A Companion to Digital Humanities
December 2004, Wiley-Blackwell
- Contains 37 original articles written by leaders in the field.
- Addresses the central concerns shared by those interested in the subject.
- Major sections focus on the experience of particular disciplines in applying computational methods to research problems; the basic principles of humanities computing; specific applications and methods; and production, dissemination and archiving.
- Accompanied by a website featuring supplementary materials, standard readings in the field and essays to be included in future editions of the Companion.
Foreword: Roberto Busa.
Introduction: Susan Schreibman, Ray Siemens and John Unsworth.
Part I: History:.
1. The History of Humanities Computing: Susan Hockey (University College London).
2. Archaeology: Nick Eiteljorg.
3. Art History: Michael Greenhalgh (Australian National University).
4. Classics: Greg Crane.
5. History: Will Thomas (University of Virginia).
6. Lexicography: Russ Wooldridge (University of Toronto).
7. Linguistics: Jan Hajic (Charles University).
8. Literary Studies: Thomas Rommel (International University Bremen).
9. Music: Ichiro Fujinaga (McGill University) & Susan Weiss (Johns Hopkins University).
10. New Media: Geoff Rockwell (McMaster University) and Andrew Mactavish (McMaster University).
11. Performing Arts: David Saltz, UGA.
12. Philosophy and Religion: Charles Ess (Drury University).
Part II: Principles:.
13. How Computers Work: Andrea Laue (University of Virginia).
14. Classification and its structures: Michael Sperberg McQueen.
15. Databases: Steve Ramsay (University of Georgia).
16. What is Already Encoded by the Text: Jerry McGann (University of Virginia).
17. Text Encoding: Allen Renear.
18. Perspectives and Communities: Perry Willett (Indiana University).
19. Models: Willard McCarty (King's College London).
Part III: Applications:.
20. Analysis and Authorship Studies: Hugh Craig (University of Newcastle, NSW).
21. Preparation and Analysis of Linguistic Corpora: Nancy Ide (Vassar College).
22. Electronic Scholarly Editing: Martha Nell Smith (Maryland Institute for Technology in the Humanities).
23. Textual Analysis: John Burrows.
24. Thematic Research Collections: Carole Palmer (University of Illinois at Urbana-Champaign).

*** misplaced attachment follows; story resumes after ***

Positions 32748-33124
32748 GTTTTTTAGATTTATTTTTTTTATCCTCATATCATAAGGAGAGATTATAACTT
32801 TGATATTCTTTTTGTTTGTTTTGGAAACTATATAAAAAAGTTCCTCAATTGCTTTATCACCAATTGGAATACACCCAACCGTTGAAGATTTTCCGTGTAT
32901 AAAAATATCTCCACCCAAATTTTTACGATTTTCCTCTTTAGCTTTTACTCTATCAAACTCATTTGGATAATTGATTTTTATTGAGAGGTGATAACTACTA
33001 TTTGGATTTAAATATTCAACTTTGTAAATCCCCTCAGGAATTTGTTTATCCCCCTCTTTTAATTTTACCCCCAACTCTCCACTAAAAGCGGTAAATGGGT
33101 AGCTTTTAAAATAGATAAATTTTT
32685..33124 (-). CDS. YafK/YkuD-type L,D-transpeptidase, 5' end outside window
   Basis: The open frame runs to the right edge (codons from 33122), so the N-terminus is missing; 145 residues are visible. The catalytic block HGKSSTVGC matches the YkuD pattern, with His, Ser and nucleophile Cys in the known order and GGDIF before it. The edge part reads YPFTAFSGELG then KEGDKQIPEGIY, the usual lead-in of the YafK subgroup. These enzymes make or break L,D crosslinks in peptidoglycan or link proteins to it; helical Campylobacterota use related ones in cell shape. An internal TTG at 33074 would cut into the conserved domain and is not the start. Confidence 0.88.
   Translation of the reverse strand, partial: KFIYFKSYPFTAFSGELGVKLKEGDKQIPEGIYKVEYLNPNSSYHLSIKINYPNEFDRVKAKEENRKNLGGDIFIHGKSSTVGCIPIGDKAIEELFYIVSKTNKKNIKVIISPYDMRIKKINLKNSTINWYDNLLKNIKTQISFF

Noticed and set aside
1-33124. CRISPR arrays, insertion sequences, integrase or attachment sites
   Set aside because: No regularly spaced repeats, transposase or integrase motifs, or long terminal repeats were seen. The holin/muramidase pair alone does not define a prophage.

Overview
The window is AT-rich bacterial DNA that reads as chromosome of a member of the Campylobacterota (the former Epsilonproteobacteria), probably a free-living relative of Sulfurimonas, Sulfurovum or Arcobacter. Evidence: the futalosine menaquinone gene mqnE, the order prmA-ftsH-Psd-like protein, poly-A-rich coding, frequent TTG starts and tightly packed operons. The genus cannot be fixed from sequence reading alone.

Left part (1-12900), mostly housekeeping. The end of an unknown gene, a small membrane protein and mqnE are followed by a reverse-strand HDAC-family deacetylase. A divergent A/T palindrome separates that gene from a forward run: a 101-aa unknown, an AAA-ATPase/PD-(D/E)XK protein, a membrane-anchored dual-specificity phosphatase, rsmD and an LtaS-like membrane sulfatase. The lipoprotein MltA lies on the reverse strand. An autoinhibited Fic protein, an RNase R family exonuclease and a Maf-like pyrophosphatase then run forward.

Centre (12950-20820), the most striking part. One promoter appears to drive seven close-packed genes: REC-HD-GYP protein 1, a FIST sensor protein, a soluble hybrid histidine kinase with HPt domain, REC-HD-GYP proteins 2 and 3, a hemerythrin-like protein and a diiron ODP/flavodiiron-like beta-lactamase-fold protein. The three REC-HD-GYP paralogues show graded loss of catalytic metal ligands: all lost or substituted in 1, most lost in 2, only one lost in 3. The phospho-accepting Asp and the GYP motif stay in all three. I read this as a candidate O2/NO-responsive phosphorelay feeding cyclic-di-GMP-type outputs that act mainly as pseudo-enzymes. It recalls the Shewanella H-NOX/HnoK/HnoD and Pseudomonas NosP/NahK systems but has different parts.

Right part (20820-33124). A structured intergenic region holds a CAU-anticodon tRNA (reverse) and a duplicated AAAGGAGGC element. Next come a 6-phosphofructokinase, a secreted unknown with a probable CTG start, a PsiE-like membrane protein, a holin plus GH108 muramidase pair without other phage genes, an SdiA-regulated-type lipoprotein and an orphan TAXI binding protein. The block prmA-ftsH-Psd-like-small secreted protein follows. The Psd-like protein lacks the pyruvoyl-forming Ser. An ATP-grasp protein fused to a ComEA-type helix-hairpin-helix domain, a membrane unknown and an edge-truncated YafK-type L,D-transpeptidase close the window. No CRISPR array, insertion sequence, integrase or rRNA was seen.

25. Print Scholarship and Digital Resources: Claire Warwick (University College London).
26. Digital Media and the Analysis of Film: Bob Kolker.
27. Cognitive Stylistics and the Literary Imagination: Ian Lancashire (University of Toronto).
28. Multivariant Narratives: Marie-Laure Ryan.
29. Speculative Computing: Aesthetic Provocations in Humanities Computing: Johanna Drucker (University of Virginia) & Bethany Nowviskie (University of Virginia).
30. Robotic Poetics: Bill Winder (University of British Columbia).
Part IV: Production, Dissemination, Archiving:.
31. Project Design: Daniel Pitti (University of Virginia).
32. Conversion of Primary Sources: Marilyn Deegan (Oxford University) & Simon Tanner (Kings College London).
33. Text Tools: John Bradley (Kings College London).
34. Interface, Aesthetics, and Usability: Matt Kirschenbaum (University of Maryland, College Park).
35. Electronic Publishing: Michael Jensen.
36. Digital Libraries in the Humanities: Howard Besser (New York University).
37. Preservation: Abby Smith.
Ray Siemens is Canada Research Chair in Humanities Computing and Associate Professor of English at the University of Victoria. Formerly he was Professor of English at Malaspina University-College and Visiting Senior Research Fellow at the Centre for Computing in the Humanities at King's College London. Founding editor of the electronic scholarly journal Early Modern Literary Studies, he is also editor of several Renaissance texts and coeditor of several collections on humanities computing topics.
John Unsworth is Dean of the Graduate School of Library and Information Science at the University of Illinois, Urbana-Champaign. He is founding coeditor of Postmodern Culture, an e-journal, and founding Director of the University of Virginia’s Institute for Advanced Technology in the Humanities.
- A complete, yet concise overview of the emerging discipline of humanities computing
- Contains 37 original articles written by leaders in the field
- Addresses the central concerns shared by those interested in the subject
- Major sections focus on the experience of particular disciplines in applying computational problems to research problems; the basic principles of humanities computing; specific applications and methods; and production, dissemination and archiving
“Offers the best general introduction to this amorphous field.” (Literary Research Guide)